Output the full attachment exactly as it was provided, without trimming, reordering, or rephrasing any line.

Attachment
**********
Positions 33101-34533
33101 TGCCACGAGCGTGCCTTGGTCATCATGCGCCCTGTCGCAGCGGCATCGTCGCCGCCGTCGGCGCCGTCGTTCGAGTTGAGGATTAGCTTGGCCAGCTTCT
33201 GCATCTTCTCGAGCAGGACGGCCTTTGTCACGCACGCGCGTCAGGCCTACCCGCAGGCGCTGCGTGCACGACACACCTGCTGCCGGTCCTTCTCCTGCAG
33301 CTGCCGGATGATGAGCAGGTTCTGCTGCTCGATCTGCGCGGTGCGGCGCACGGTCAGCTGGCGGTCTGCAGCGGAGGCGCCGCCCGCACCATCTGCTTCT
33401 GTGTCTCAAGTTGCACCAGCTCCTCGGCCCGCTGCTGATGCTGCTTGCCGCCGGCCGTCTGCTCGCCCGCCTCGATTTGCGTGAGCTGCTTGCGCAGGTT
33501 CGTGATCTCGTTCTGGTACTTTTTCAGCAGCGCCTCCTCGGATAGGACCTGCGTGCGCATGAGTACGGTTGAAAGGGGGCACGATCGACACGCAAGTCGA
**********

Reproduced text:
Positions 33101-34533
33101 TGCCACGAGCGTGCCTTGGTCATCATGCGCCCTGTCGCAGCGGCATCGTCGCCGCCGTCGGCGCCGTCGTTCGAGTTGAGGATTAGCTTGGCCAGCTTCT
33201 GCATCTTCTCGAGCAGGACGGCCTTTGTCACGCACGCGCGTCAGGCCTACCCGCAGGCGCTGCGTGCACGACACACCTGCTGCCGGTCCTTCTCCTGCAG
33301 CTGCCGGATGATGAGCAGGTTCTGCTGCTCGATCTGCGCGGTGCGGCGCACGGTCAGCTGGCGGTCTGCAGCGGAGGCGCCGCCCGCACCATCTGCTTCT
33401 GTGTCTCAAGTTGCACCAGCTCCTCGGCCCGCTGCTGATGCTGCTTGCCGCCGGCCGTCTGCTCGCCCGCCTCGATTTGCGTGAGCTGCTTGCGCAGGTT
33501 CGTGATCTCGTTCTGGTACTTTTTCAGCAGCGCCTCCTCGGATAGGACCTGCGTGCGCATGAGTACGGTTGAAAGGGGGCACGATCGACACGCAAGTCGA